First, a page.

Mental Health of the Pioneer Generation – Yumna Al-Arashi Inspired Photography

(these pictures were taken with the consent of the man in the image, although he did not want to disclose his name)

Whilst walking through Pasir Ris Park, I noticed a lot of the older generation of Singapore sitting alone looking out into the sea. A common stereotype associated with the older generation is more insensitive, tough, thinking the younger/modern generation have it all easy, and either disappointed or grateful for their life.

In these two images, I have the same elderly man alone just sitting down enjoying the view of the sea. I decided to isolate my subject by making sure he was the only person in the frame, trying to use a lower aperture so there would be a little more background/foreground blur creating a shallower depth of field (which I was not able to accomplish due to wrong camera settings), and using the rule of thirds to frame him in the bottom left-hand corner to show that there is a lot more of the world around him.

I wanted to tell the story of a man who was contemplating his decisions throughout life, with all of us living in regret, just looking back and thinking about our past decisions really make us reflect on the mistakes we have made. A lot of the older generation say that they are satisfied with what they have done in their lives but is that really true? Everyone feels alone in this world, loneliness is one of the leading causes of depression, it is a common human instinct to want to feel appreciated and loved by another human being. This man might have lost a loved one, thinking about his future, his past, maybe suffering from a mental disorder, I will never know. Mental health among the older generation is something a lot of our modern generation do not consider as it is common amongst the younger generations.

We all have something we go through. My generation (Generation Z) and Millenials are not the generations going through something.

“Everybody’s got something” – Sneako

Memoirs of the Pioneer Generation -> Chronicles of East

Our main goal of Memoirs of the Pioneer Generation was to write memoirs of the local elderly community of Singapore. As we started going to the Care Centre, we realised that there was a major obstacle we had to face which was communication. Many of the elderly community there did not have the communication skills we were hoping they would have so we could communicate. Our objective, in the beginning, was to establish a relationship with the elderly community there which we achieved by playing simple games with them. We would play bingo, throw around balloons, stacking some wooden blocks and any simple motor skill activities. When we realised how challenging it was going to be able to communicate with the community, we thought that it was not the best idea to keep trying when we have been going for weeks.

After our service representatives spoke to our school service department, we were able to come up with the idea of interviewing the school community and their stories on service. Since our aim was to create memoirs or stories, we thought it would be beneficial to the UWC community to make stories on a major aspect of learning in our school which is service.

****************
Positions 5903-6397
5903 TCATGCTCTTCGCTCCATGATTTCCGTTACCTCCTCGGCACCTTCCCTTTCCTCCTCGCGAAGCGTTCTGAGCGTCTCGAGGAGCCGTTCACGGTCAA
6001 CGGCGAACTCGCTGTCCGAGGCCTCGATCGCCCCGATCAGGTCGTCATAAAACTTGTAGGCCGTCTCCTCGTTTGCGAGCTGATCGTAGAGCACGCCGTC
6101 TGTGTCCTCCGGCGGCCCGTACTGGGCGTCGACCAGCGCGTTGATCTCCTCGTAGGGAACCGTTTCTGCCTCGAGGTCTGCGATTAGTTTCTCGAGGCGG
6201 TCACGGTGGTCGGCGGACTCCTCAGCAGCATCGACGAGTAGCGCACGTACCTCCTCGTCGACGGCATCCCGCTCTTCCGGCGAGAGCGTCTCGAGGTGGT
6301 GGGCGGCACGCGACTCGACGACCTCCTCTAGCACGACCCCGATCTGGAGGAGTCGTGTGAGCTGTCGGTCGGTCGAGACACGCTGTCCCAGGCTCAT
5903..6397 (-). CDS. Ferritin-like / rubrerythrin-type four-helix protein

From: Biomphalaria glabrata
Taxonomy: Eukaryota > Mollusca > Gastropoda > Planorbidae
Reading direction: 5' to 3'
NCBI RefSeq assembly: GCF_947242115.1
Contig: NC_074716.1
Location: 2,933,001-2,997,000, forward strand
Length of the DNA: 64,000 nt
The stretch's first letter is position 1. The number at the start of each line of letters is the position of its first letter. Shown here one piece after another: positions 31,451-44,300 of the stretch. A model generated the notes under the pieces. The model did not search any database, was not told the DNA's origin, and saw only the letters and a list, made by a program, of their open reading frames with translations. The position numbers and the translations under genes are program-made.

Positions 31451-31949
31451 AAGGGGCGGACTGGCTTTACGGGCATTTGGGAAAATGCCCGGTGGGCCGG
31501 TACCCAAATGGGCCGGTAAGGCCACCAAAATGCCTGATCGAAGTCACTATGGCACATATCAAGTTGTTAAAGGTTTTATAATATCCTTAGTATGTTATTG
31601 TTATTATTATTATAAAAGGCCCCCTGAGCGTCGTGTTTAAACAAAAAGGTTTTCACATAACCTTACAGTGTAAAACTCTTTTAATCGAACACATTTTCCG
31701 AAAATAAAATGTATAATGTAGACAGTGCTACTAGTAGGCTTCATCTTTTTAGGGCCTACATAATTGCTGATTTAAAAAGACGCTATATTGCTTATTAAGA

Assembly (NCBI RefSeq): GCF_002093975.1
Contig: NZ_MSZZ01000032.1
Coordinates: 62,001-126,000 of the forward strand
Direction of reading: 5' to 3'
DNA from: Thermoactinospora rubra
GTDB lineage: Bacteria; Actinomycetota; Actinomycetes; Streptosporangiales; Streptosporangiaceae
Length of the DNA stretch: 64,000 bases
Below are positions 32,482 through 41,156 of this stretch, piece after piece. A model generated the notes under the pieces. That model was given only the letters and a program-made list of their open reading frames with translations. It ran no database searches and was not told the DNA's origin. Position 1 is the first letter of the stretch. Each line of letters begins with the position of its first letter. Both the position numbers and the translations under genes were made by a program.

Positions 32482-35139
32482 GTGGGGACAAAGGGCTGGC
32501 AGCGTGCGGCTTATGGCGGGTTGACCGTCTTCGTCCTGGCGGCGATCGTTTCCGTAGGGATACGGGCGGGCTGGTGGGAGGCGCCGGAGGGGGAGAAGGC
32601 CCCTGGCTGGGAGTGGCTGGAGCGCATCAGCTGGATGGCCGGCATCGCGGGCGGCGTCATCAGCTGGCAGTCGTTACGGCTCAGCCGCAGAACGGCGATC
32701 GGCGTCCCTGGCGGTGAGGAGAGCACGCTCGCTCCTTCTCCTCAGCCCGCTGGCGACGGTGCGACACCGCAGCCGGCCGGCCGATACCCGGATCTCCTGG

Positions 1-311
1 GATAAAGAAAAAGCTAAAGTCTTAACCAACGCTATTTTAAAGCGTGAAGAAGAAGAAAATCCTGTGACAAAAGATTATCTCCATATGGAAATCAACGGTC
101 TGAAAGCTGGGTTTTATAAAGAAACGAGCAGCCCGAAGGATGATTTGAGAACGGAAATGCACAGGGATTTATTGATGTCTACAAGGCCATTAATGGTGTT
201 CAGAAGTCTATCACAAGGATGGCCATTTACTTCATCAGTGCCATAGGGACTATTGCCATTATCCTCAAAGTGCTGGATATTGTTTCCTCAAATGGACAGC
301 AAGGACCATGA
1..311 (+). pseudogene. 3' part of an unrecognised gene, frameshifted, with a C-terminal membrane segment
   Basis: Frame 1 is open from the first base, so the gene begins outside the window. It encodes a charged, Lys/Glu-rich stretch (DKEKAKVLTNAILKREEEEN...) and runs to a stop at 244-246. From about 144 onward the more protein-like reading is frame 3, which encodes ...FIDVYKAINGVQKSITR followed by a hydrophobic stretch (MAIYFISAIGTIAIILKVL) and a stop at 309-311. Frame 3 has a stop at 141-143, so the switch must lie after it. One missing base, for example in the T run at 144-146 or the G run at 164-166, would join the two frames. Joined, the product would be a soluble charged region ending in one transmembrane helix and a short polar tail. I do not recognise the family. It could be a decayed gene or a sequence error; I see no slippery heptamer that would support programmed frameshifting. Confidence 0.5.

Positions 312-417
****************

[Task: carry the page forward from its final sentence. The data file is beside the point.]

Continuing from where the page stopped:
A setback we have faced was the CoronaVirus which has called our school to stop all local services at our school. This means that our group of writers are not able to talk to Local Service groups in our school. Instead, we decided to choose College Service groups within our school community to interview. We are currently at our planning stage within this whole operation: brainstorming different questions, deciding which services we are going to interview and the timetable it fits into.


Home Fire (Novel) & Yumna Al-Arashi (Photography)

In both representations of Muslim women, they are conveyed as empowered women. In Home Fire, Aneeka stands out because she is Muslim in a non-muslim country such as the UK. Whereas the subject in Yumna Al-Arashi’s photos is wearing a Burqa whilst posing in confidently.

Although Yumna Al-Arashi’s photos are all taken in Yemen, which is a Muslim country, it shows the confidence in the subject as the photos do not isolate her. A common theme between all of Yumna’s photos is how she decides not to use a low aperture to create a shallow depth of field (background blur) which is used to isolate the subject in photography, instead, she chooses to create a large depth of field to show that Muslim women don’t need to be isolated from society, feel empowered and take on the world. Likewise, the subject is wearing a Burqa, which is a piece of religious clothing and strongly represents the Islamic religion to show how comfortable she is as she stands out.

In Home Fire, the hijab is used to mainly represent empowerment as she is in the UK and wears a Hijab throughout her everyday life. With the discrimination women of religion face in the UK, Aneeka wears a hijab to stand up against that discrimination to show that she can do what everyone else can just with a hijab. However, Aneeka is represented as someone who is religious and takes Islam seriously through her comments on how prayer is not about the transaction and how she puts on a bra for the sole purpose of praying. Although before and after she prays, it is suggested that Aneeka and Eammon had pre-marital sex which is either forbidden or looked down upon in Islam.

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